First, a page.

County Redraws Residency Districts
When the filing period opens in February, Moore County will have different residency district boundaries from which to draw candidates for county commissioner and school board.
At a Tuesday meeting, the Moore County Board of Commissioners voted unanimously to adopt new districts, in keeping with population changes determined by the 2010 census.
Chairman Larry Caddell made the motion to adopt the new districts.
The commissioners approved the proposal with a minimum of discussion, but their action drew applause from several members of the League of Women Voters, who have vigorously pushed for redistricting.
“We are like the Energizer Bunny,” said Jo Nicholas to explain the League’s persistence on the subject.
Nicholas was one of two speakers urging the board to adopt the new district boundaries. She wears two hats as president of the North Carolina League of Women Voters and the Moore County league.
O’Linda Gillis, also a league member, spoke in her capacity as president of the Moore County chapter of the NAACP. She added that the NAACP supports the League’s position on redistricting.
Both Nicholas and Gillis spoke during the public-comment period at the beginning of the meeting.
Of six proposed redistricting maps, the board’s choice was option six, which has the twin advantages of providing ideal populations for each district and retaining incumbent members in their districts for both boards.
Option six had also been recommended by the league.
The 2010 census placed the county’s population at 88,247, a sizable increase since 2000, but it also reflects a significant redistribution of the population.
Growth has been concentrated in areas around Seven Lakes and the southern part of the county, primarily around Pinehurst.
The ideal population for each district is 17,649. However, some of the existing districts are lopsided in size, ranging from 7,158 too many residents in one district to 5,052 too few in another district.
Changes in district boundaries will not affect voters in Moore County because the residency restriction applies to the candidate, not the voter.
All five members of the Board of Commissioners and five of the eight school board members must reside within a particular district in order to seek office. The other three school board members are elected at large, which means that candidates may reside in any part of the county. All registered voters in Moore County may vote for all candidates for commissioner or school board, regardless of where the voter resides.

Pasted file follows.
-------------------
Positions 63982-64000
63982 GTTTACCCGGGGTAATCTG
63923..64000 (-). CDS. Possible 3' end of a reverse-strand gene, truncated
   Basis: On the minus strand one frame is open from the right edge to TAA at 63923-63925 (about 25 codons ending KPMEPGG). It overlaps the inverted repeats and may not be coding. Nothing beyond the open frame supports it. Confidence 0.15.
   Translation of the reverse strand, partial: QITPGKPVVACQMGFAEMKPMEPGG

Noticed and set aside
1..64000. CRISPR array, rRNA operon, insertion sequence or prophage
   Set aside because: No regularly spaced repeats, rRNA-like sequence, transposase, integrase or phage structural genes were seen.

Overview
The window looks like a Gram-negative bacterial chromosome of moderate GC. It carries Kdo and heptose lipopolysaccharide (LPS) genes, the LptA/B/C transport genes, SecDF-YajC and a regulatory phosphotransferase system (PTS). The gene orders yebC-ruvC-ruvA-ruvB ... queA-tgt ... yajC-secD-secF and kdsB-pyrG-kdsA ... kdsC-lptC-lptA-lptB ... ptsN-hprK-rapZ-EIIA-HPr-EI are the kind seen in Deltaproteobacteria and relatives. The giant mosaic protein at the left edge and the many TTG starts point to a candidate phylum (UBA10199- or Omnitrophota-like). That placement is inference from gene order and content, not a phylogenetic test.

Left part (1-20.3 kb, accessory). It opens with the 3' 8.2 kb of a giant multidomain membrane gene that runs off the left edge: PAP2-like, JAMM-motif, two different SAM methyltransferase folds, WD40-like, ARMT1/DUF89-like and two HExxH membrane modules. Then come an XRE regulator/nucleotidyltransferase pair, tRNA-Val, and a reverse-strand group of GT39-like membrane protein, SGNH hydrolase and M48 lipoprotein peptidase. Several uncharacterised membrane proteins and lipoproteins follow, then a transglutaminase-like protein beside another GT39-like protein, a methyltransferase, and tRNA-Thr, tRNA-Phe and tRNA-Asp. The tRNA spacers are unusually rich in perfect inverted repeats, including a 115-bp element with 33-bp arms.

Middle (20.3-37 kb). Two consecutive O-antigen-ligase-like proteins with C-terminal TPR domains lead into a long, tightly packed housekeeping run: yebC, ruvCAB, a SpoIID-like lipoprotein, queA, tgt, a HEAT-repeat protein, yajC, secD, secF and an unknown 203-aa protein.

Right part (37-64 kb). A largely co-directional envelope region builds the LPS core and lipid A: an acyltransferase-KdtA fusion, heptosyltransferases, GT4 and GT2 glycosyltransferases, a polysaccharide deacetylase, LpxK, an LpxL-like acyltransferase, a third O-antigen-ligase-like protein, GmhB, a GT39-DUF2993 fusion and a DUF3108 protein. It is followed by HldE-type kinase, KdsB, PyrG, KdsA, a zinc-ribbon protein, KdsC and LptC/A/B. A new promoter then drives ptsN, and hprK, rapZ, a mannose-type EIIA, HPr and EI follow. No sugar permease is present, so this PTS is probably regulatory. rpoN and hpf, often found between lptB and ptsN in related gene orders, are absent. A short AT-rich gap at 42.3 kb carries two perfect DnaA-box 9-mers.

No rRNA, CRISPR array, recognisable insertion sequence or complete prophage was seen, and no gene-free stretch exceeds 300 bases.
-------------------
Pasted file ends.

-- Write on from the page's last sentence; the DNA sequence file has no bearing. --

The principal effect of the new district lies in the pool of potential candidates. By equalizing the population of each district, the new districts offer a more equal number of people interested and suitable for candidacy.
Equitability was the primary reason the league has been pushing for a change in districts. The U.S. Constitution requires congressional and state legislative redistricting after each census but does not specifically address local offices.
The map options were the work of the county’s Geographic Information System (GIS) staff, using census voting blocks and geospatial mapping skills to develop assorted districts with almost equal population numbers and acceptable demographic boundaries.
The trick was to draw maps that more or less follow the same outlines of the five commissioner districts and the five school board districts without damaging traditional cultural lines and without displacing incumbents.
GIS Director Chris Koltyk presented the subject to the commissioners but made no recommendations. Board members had no questions and decided to go along with the option recommended by the league.
One commissioner, Tim Lea, was absent Tuesday because of illness.
Contact Florence Gilkeson at firstname.lastname@example.org.
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